The Hamar people of the Omo Valley In Ethiopia consist of over 46,532 people. These pastoral and polygamous people are popular for their traditional ‘jumping of bulls’. This ceremony often attracts neighbours and people foreign to their culture to witness it.
As the name implies, Hamar men are made to jump over 15 to 30 bulls naked as a rite into becoming a Maza. Mazas are men who have successfully passed through this rite and allowed to marry.
Failure to succeed means he will receive whips from the women and be unable to marry Women entice the Maza to use whips and canes on their backs by forcing them to beat them, sometimes against their wish. With blood seeping out from their backs, they tell the men to continue whipping them. He maintains the right not to explain why he is beating them.
These whips, though painful, show that the women are dedicated to the men. The newly initiated Maza relatives are not left out. The number of scars on the back also shows the new Maza who loves him best. They take in the beating on the condition that he remembers them when they face difficulties.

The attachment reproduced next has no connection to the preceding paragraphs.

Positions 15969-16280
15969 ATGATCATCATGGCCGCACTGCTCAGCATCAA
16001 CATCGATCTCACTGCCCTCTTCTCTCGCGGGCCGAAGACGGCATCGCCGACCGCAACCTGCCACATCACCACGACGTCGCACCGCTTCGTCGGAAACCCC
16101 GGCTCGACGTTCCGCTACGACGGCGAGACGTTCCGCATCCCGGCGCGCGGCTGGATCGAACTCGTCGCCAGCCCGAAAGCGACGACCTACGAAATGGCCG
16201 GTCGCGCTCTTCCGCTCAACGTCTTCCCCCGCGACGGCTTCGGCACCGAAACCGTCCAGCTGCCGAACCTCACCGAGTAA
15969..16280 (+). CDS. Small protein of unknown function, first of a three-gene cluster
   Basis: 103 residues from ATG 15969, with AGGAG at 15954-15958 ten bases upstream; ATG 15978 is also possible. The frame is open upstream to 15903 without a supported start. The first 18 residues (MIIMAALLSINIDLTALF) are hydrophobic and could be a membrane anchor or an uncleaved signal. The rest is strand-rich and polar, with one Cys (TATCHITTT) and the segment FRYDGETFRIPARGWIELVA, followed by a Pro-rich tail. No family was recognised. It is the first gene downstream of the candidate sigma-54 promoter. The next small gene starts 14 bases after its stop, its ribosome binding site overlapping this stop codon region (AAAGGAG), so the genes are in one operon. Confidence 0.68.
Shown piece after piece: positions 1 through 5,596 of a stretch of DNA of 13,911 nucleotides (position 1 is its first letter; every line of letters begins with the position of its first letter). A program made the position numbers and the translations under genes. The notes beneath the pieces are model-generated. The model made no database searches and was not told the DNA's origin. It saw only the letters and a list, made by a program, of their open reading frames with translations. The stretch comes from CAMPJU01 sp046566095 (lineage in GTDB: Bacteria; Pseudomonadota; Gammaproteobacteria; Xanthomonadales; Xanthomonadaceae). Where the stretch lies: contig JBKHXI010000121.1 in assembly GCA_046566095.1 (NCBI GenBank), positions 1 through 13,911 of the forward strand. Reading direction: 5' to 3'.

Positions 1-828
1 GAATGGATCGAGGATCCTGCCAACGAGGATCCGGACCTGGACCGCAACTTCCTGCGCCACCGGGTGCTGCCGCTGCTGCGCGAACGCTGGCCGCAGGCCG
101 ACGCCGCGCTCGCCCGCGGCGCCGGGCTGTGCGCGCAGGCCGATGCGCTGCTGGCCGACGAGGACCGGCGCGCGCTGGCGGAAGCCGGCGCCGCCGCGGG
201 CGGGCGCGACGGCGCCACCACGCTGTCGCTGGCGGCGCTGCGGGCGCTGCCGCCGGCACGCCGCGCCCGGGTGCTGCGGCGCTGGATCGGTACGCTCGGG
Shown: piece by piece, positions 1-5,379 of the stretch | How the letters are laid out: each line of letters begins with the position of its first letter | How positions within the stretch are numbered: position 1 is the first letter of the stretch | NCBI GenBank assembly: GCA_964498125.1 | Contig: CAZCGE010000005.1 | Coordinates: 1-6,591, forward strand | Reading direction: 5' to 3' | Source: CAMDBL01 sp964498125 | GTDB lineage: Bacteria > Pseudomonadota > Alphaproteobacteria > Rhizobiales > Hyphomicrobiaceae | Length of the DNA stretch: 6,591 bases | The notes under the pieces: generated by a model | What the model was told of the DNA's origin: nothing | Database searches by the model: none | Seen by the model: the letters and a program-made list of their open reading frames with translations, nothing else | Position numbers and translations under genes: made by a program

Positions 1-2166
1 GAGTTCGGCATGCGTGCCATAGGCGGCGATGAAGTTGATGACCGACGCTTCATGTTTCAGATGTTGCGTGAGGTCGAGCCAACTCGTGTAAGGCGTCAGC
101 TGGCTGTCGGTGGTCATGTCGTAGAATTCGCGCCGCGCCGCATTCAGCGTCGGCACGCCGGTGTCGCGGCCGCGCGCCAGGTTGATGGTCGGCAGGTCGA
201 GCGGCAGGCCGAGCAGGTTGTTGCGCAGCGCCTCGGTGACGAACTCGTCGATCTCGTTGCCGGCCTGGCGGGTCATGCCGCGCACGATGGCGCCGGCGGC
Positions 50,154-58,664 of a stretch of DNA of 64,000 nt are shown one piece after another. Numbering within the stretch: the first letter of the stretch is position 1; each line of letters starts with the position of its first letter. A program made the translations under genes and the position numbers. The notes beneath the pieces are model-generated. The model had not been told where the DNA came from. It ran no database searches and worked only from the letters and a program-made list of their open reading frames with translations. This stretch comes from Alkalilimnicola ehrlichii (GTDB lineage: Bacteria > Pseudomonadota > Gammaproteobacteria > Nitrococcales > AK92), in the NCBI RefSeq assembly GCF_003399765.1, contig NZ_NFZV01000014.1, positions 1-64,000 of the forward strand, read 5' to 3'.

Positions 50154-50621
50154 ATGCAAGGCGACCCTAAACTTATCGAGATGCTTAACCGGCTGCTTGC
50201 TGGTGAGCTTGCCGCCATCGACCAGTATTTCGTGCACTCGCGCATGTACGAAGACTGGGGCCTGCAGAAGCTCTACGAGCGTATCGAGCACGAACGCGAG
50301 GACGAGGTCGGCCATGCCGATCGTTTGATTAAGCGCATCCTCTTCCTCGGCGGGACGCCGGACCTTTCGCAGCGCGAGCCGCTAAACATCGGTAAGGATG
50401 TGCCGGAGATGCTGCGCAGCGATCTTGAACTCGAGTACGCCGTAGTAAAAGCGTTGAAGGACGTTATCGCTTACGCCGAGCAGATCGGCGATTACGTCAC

When this is complete, they go into the Evangadi (night dancing) before the families of the new Maza announce his first wife.
Their traditional clothes are made of goatskin. They also adorn their bodies by cutting their skin and adding ash and charcoal to the cuts.
The men and the women do not have gender roles when taking care of their cattle. These cattle are used to define their wealth status and are used to also used to pay the woman’s bride price.